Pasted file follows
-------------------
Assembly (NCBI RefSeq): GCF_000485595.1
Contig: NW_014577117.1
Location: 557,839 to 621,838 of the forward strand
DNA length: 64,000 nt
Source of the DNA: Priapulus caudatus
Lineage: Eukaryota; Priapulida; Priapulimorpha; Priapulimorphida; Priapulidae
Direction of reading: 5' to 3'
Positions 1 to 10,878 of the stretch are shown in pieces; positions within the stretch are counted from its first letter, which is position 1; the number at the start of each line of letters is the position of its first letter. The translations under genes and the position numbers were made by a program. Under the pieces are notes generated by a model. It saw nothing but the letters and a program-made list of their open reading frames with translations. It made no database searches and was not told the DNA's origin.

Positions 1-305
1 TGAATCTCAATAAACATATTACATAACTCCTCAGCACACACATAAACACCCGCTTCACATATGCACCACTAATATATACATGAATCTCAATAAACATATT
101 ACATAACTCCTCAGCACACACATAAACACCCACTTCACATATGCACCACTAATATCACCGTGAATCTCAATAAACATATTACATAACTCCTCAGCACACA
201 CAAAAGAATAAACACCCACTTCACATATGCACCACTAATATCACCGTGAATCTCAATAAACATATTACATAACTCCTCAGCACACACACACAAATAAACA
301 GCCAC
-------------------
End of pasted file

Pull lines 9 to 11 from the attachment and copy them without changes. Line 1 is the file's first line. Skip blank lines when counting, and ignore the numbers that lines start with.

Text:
Positions 1-305
1 TGAATCTCAATAAACATATTACATAACTCCTCAGCACACACATAAACACCCGCTTCACATATGCACCACTAATATATACATGAATCTCAATAAACATATT
101 ACATAACTCCTCAGCACACACATAAACACCCACTTCACATATGCACCACTAATATCACCGTGAATCTCAATAAACATATTACATAACTCCTCAGCACACA